Friday, December 28, 2012

Project UberTutu

This project came about partly due to a slight obsession with things which emit many photons.
I had a string of digitally addressable LEDs from Adafruit bought because well... They were shiny! Enter Circillumina: An invite only rave dance party kind of thing... The perfect opportunity to play with glowwy lights.

Jez spinning his rather epic LED creation, the Mitochondrion

While throwing ideas around with Jillian and Rachel we decided that construction of some slightly out there costumes would be in order. Jillian is a stilt performer as one of her many many talents, she agreed to put on a bit of a stilt show at Circillumina 2 so a costume had to be created.
Rachel had a tutu in her collection of dress ups and I had the lights... Time to do something cool.

Rachel and Jillian started off by sewing the string of LEDs into the tutu whilst I ignored my nagging thoughts about how on earth this thing was going to be powered... The LEDs draw around 5W, not a small amount of power for something that has to run on batteries for several hours.

The LEDs are controlled by an Arduino which I soldered a JST connector directly to.

First test of UberTutu modeled by Rachel, Running Adafruit code.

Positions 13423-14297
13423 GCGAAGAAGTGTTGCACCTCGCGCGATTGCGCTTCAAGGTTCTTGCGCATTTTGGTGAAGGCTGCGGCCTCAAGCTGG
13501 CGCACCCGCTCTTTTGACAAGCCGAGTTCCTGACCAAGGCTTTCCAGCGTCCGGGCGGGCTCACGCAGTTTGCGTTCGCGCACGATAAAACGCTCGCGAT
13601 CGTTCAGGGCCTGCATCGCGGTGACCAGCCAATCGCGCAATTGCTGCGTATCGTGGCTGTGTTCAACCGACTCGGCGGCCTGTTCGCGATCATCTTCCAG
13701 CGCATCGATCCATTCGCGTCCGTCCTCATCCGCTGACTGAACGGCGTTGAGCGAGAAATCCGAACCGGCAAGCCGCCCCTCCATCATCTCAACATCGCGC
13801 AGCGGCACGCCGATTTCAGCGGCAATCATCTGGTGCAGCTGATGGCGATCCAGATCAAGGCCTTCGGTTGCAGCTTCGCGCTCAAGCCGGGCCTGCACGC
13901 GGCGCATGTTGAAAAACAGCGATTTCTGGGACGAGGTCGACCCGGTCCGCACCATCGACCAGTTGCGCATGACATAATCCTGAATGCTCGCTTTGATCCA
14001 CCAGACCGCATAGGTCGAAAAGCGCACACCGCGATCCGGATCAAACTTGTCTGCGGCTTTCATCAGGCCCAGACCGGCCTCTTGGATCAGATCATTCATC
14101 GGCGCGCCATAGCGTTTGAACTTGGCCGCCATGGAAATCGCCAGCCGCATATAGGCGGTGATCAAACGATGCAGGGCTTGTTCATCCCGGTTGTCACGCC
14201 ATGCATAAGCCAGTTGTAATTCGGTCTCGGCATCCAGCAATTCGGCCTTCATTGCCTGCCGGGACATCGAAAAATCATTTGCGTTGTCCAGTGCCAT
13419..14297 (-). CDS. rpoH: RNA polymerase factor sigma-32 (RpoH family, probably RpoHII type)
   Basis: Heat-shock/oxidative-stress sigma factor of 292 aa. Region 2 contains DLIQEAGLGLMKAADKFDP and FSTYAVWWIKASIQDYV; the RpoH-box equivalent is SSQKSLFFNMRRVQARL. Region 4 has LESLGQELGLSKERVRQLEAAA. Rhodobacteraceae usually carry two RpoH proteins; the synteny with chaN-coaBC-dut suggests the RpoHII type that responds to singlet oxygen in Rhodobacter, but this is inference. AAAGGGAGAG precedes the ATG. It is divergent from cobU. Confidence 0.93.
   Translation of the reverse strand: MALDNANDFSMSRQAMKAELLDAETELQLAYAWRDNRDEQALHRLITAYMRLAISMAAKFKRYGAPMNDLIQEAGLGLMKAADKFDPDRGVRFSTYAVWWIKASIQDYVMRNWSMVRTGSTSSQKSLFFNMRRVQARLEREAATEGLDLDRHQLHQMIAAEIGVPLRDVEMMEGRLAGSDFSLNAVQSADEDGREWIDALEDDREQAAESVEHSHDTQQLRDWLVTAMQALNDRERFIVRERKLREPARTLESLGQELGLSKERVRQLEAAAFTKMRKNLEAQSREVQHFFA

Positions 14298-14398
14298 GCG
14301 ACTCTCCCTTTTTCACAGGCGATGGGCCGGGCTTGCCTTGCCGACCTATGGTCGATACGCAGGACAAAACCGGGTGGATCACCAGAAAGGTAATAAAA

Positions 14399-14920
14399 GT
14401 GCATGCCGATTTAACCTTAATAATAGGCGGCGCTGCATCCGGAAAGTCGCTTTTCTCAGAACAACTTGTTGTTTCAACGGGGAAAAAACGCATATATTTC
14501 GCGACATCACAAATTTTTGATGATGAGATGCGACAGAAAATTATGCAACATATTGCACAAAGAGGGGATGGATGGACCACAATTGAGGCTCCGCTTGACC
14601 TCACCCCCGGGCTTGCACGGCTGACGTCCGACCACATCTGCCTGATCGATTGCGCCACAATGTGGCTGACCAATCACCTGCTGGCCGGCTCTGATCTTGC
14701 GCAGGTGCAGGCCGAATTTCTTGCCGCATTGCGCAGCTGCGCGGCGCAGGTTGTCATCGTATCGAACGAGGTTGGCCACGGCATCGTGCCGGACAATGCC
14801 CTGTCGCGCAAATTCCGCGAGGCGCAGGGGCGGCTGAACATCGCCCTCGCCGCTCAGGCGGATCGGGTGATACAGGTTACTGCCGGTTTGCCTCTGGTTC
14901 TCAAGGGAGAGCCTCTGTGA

As things were starting to come together, I turned attention back to power. I considered a number of different battery chemistries:
I have access to some pretty huge LiPo electric flight batteries, however I decided against this... The thought of strapping a battery which without warning can turn into an incendiary device to my friend did not appeal.

I have a Pag C6 video light: This has a 6V 8Ah NiCad battery pack with internal fusing. It's big, heavy, ugly and in a form factor that's not very sympathetic to being fitted to the female form. It is however safe. I used two silicon diodes in series with the battery to reduce the voltage a bit as the LEDs are designed to run from 5V.

I set about making a belt to house the battery that was comfortable and not too obtrusive.  I purchased a couple of metres of a while parka nylon from Global Fabrics in Wellington much to the amusement of the staff there.
After ten minutes with a pencil and paper I came up with a pattern. I cut the fabric out with a soldering iron in order to avoid the need to hem or fray stop the edges.

Unfortunately there aren't any more photos of the battery belt being made up as time was running short.

Jillian showing off the battery belt
Some flashier code was written and everything came together just in time for the night...

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